Software not switched on to physios says Australian Physiotherapy Association

Australian Physiotherapy Association logoIn a world of digital hyper-connectivity, practice management software should be physiotherapists’ most reliable business partner – but a new survey by the Australian Physiotherapy Association (APA) has found that’s often not the case.

Despite the cloud, apps, voice recognition and myriad other online services available, many physio practices must use five to six different software packages. They provide accounting, note taking, exercise program delivery and patient records – but do not integrate with each other via an effective practice management system (PMS). 

Many also do not integrate with important health systems such as HICAPS, DVA, WorkCover, Medicare and My Health Record.

physiotherapist softwareIn fact, the PMS products most commonly used by physios fail to meet the current and evolving needs of modern practice, the APA has found.

The APA asked the most commonly used PMS vendors for information about their products and that information is now available in the association’s new Practice Software Insight Report.

The study found that while all PMS products offered basic functions such as electronic patient records, the market as a whole had not kept pace with advances in technology or our changing professional needs.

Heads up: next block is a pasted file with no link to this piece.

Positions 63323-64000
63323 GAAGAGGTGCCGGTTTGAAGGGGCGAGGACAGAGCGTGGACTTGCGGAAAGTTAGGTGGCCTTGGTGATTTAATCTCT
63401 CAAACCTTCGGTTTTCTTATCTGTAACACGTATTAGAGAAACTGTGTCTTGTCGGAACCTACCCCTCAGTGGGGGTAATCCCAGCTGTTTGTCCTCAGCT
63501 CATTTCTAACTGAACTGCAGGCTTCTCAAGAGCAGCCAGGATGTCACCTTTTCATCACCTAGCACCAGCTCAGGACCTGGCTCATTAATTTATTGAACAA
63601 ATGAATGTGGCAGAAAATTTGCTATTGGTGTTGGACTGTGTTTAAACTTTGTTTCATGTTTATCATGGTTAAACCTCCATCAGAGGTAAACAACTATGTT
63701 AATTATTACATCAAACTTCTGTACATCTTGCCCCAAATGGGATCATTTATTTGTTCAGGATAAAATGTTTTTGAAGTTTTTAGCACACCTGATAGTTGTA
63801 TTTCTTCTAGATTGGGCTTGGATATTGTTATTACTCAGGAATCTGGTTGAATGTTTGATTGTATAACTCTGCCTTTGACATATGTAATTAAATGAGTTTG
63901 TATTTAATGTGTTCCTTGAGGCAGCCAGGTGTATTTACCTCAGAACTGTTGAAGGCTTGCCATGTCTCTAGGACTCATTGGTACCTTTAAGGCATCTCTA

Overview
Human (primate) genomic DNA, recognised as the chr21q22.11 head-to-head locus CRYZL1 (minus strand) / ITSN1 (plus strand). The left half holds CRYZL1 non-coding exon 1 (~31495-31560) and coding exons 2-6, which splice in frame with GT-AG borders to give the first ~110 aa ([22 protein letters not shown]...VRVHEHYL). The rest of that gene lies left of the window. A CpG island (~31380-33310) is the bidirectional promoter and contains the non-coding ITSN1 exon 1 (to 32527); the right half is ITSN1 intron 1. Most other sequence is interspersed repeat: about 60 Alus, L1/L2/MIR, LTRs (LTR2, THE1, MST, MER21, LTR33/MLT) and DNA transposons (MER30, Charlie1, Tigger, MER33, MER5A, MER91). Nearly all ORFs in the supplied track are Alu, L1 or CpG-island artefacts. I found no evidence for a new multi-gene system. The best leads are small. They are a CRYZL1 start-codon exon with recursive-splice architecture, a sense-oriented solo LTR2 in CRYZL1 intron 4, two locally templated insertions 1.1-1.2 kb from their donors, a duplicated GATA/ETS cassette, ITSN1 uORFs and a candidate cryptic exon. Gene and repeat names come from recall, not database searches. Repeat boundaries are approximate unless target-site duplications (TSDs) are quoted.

Key areas where deficiencies were identified also include:

  • Interoperability with other software and health apps – for example, only 57 per cent of PMS products integrate with My Health Record.
  • Meeting national standards – only 50 per cent of the identified products have the ability to identify a client’s Indigenous status in a way that is compatible with national standards and just 57 per cent can code a client’s gender in a way that is compatible with national standards.
  • Business administration support – for example, only 50 per cent of products integrate with accounting software such as MYOB and Xero
  • Data collection for individual treatment and collective intelligence – just 29 per cent capable of integrating patient-reported experience measures (PREMs) and 21 per cent capable can integrate patient-reported outcome measures (PROMs).
  • Future changes to practice – only 43 per cent of products integrate with video conferencing and 50 per cent incorporating decision support functionality for medicines use/prescribing (including alerts, prompts and precautions).

The report is a snapshot of the products at the time we surveyed and the information by the vendors themselves. The report does not capture any improvements or upgrades the vendors may have planned and is not an exhaustive list of all functionality, which may vary and be unique to each product.

Image: Photo by Markus Spiske on Unsplash

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